Metro Detroit weather forecast: The worst is behind us

Get ready for some warmth!


Wind chills early this afternoon rose above -25 degrees (-32 degrees Celsius), so the National Weather Service allowed the Wind Chill Warning to expire and then issued a Wind Chill Advisory until 5 a.m. for south of 8 Mile and until 9 a.m. north of 8 Mile to take into account wind chills between -15 and -24 degrees (-26 to -31 degrees Celsius).

Actual air temperatures finally rose above zero this afternoon, ending a thirty-six hour streak of consecutive below zero temps. That didn’t even come close to the Detroit record of sixty-seven straight hours below zero in 1899.

Wednesday’s Arctic cold set three January 30 temperature records (lowest temp, lowest high temp, and lowest average temp for the day). However, none of Wednesday’s (or today’s) temperatures will crack us into the top five for some of Detroit’s more notorious cold records:


Now that the core of that Arctic air is moving out, we can look forward to a nice (but gradual) warm-up. Not so much tonight, however. Clear skies early this evening will allow temps to once again fall below zero -- perhaps to around -3 to -5 degrees (-19 to -21 degrees Celsius). Increasing clouds, however, will stabilize those temps, and perhaps even elevate them a few degrees toward dawn. Fortunately, the wind will continue to lighten up overnight. But even light wind with temps near or a little below zero will push those wind chills down to -10 or -15 degrees (-23 to -26 degrees Celsius).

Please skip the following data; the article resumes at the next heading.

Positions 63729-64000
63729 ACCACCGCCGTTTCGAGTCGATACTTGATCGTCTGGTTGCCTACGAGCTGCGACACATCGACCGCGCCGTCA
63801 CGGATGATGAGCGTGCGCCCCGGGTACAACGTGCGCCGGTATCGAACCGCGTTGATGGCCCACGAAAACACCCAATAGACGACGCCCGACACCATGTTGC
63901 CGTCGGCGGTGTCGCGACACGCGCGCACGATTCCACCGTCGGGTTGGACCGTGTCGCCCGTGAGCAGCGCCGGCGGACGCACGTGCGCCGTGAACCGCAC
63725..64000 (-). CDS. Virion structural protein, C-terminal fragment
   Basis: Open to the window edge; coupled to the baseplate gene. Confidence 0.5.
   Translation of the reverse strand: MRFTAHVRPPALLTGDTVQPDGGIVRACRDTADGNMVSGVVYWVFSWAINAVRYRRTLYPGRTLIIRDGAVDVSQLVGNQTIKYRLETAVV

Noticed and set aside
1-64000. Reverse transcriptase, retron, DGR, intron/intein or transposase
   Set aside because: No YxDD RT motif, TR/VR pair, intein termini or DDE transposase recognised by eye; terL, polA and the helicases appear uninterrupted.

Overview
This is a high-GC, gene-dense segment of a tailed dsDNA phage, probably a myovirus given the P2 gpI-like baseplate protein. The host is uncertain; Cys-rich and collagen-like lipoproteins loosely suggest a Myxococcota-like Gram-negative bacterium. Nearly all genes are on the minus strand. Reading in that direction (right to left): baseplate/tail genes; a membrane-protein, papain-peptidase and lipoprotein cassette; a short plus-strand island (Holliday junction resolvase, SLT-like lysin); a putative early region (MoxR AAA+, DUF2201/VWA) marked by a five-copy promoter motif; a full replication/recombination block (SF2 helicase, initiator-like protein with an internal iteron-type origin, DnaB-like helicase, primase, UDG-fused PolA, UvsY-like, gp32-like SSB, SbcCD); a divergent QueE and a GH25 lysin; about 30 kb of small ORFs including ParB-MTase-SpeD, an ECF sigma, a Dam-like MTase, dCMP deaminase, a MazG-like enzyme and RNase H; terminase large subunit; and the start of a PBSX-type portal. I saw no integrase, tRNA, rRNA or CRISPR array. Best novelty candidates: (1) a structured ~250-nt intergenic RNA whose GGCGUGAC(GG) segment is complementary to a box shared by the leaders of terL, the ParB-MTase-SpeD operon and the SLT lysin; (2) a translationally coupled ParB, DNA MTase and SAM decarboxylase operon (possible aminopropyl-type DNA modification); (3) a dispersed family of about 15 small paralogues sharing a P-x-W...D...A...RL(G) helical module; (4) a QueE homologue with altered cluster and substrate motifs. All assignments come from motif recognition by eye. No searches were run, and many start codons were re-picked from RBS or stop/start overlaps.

One other item of note tonight is an upper level disturbance that will brush the far south with a bit of light snow. This doesn’t look like much -- perhaps a few tenths of an inch south of I-94, with a bit more toward the state line.

Any lingering snowflakes to the south first thing Friday morning will end quickly, with increasing sunshine through the day. Highs in the mid-teens (-9 degrees Celsius) will sure feel a lot better than what we’ve been through the past few days. Southeast wind at 4 to 7 mph.

Friday’s sunrise is at 7:47 a.m., and Friday’s sunset is 5:47 p.m.

Partly to mostly cloudy Friday night, with temperatures steady through midnight, then rising to near 20 degrees (-8 degrees Celsius) by dawn Saturday.

Mostly cloudy on Saturday, with some drizzle possible later in the day. Highs in the mid 30s (3 degrees Celsius).

Drizzle and freezing drizzle (if temperatures drop to freezing) are possible Saturday night. Lows in the mid 30s (1 to 2 degrees Celsius).

A few light showers are possible on Sunday (best chance is in the morning), with temps continuing their upward climb into the mid 40s (7 to 8 degrees Celsius).

A few light showers are also possible Sunday night but, like the daytime on Sunday, more of the night should be dry than wet. Lows in the upper 30s to near 40 degrees (4 degrees Celsius).

Monday starts dry, but shower chances increase by mid to late afternoon. And you may want to get out and feel that breezy high in the low 50s (10 to 11 degrees Celsius).

Don’t get used to Monday’s mild temps -- the cold front crashing through the area Monday night drops us back down. Tuesday will be mostly cloudy and breezy, with highs only in the mid to upper 30s (3 degrees Celsius).

Wednesday looks a little tricky -- and it’s way too early to even speculate about the specifics. But right now it appears to potentially be a mixed bag of wintry precipitation, changing over to rain later in the day. After this system passes by, more cold air surges in -- but nothing close to what we just experienced.

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